Analysis of Projective Tests in Psychology Essay

Analysis of Projective Tests in Psychology Essay

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Introduction
Projective tests have captivated the attention of people around the world as they are commonly depicted as fascinating methods of assessing the mystery behind an individual’s personality. Projective tests are based on the idea that “when presented with a vague, unstructured, or ambiguous stimulus or task” an individual “will reflect aspects of the personality [sic] that might be otherwise unavailable to consciousness or for assessment” (Halperin & McKay, 1998). These tests started garnering attention in the early 1900’s when there was an increased emphasis placed on the understanding of personality and how behavior occurs when the patient is unaware (Butcher, 2010). The majority of projective tests, of which there are many, can be grouped into one of the following categories: drawings, inkblot techniques, and verbal/storytelling techniques (Halperin & McKay, 1998). Projective drawings are one of the more frequently used assessment devices, but there is still a considerable amount of controversy surrounding its validity. This paper will explore the use of projective tests in evaluating personalities and its overall effectiveness as a psychological test.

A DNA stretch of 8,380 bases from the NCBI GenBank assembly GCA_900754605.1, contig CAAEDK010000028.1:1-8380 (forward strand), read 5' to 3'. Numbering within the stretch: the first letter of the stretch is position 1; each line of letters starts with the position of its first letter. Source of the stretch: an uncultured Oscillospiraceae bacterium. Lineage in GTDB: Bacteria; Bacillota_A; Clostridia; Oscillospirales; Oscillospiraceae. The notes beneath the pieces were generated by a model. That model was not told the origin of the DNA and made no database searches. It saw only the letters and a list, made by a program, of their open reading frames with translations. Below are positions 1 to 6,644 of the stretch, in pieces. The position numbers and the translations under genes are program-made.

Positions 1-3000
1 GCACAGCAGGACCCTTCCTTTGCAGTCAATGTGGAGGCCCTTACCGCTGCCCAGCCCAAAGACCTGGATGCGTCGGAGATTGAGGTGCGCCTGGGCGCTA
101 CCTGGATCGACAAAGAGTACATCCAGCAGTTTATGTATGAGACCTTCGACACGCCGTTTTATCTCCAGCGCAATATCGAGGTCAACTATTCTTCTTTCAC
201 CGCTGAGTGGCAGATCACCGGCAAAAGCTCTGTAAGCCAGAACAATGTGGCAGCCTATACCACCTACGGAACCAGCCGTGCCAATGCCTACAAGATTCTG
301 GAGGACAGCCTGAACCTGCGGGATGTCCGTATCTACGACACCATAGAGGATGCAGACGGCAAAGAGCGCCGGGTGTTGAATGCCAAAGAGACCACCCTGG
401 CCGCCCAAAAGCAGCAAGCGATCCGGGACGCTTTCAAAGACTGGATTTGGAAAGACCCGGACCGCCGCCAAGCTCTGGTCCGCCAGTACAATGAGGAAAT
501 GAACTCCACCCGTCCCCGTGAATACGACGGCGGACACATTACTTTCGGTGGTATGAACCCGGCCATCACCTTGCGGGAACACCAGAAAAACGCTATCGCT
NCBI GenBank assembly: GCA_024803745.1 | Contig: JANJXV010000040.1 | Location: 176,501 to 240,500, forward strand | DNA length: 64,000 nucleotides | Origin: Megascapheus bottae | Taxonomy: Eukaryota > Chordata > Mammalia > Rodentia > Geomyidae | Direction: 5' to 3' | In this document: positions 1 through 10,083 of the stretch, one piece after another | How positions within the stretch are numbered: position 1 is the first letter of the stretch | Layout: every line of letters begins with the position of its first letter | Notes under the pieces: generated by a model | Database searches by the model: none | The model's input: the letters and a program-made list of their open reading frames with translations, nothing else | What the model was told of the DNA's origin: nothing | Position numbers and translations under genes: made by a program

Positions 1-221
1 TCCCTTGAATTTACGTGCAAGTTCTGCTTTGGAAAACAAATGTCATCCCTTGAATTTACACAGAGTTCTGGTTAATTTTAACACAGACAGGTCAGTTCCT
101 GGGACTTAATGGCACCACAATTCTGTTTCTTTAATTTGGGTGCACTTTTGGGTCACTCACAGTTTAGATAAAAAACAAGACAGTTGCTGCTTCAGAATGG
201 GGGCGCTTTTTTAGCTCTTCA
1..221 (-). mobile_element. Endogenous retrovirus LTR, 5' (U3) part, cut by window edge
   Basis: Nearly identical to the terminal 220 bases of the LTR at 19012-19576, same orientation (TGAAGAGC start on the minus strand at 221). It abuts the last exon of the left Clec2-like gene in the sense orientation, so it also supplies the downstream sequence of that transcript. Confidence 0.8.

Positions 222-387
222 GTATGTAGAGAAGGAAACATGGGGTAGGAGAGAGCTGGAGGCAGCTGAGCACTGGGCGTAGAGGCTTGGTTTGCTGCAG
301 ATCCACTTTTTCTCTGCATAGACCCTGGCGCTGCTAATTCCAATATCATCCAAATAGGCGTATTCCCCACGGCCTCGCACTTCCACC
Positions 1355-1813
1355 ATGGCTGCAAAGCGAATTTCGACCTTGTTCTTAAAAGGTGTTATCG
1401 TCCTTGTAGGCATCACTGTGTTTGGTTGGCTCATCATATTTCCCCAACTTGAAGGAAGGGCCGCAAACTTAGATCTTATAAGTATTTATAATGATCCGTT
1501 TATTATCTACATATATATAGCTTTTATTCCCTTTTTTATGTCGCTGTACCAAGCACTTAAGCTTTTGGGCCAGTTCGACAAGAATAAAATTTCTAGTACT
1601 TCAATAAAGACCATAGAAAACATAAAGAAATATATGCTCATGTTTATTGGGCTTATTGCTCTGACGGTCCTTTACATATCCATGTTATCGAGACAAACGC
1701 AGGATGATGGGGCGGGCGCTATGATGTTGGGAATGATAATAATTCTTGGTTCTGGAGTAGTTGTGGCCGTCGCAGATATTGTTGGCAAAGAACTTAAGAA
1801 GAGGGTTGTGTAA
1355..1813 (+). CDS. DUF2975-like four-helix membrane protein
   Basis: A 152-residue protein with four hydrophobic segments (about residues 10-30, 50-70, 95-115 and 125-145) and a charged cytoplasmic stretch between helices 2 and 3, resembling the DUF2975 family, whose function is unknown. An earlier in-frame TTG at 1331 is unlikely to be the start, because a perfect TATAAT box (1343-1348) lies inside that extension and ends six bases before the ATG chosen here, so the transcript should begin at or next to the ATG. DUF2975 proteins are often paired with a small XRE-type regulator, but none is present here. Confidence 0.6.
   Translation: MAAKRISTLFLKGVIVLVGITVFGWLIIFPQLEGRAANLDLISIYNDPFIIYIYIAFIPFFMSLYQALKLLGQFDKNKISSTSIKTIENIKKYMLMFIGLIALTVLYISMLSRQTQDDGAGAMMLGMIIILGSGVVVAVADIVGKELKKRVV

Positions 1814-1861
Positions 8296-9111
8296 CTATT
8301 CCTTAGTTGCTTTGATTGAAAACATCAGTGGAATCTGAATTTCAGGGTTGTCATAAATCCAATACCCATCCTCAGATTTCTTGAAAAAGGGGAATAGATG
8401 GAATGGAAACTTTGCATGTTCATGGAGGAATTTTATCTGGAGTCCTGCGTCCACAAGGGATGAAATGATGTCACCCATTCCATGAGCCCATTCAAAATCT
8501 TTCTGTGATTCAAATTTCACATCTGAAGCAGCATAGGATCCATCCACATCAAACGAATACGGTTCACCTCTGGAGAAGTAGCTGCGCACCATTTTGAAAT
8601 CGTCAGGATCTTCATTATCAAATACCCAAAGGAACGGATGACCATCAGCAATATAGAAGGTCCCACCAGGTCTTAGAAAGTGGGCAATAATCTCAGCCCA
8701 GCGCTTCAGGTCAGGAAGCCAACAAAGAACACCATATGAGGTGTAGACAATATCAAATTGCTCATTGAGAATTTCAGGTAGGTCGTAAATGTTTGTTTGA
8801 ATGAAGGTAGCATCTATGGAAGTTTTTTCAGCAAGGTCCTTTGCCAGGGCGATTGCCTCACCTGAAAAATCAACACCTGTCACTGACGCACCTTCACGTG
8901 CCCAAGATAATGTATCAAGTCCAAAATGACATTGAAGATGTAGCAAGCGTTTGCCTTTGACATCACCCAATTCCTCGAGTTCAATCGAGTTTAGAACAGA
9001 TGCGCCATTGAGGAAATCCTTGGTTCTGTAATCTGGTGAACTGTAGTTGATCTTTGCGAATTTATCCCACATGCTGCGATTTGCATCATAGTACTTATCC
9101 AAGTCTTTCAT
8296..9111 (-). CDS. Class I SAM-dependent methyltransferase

Analysis
House-Tree-Person Test
One of the most commonly used projective tests with children is the House-Tree-Person test in which a child is instructed to draw a house, a tree and a whole person on a blank piece of paper. The drawings are then evaluated by psychologists in order to determine the personality of the child based on its interpretation of the task.
When the House-Tree-Person (HTP) test is used, there is no set script to instruct the child on what to draw and if different key words are used by the experimenter, it can create confusion in the child and add...


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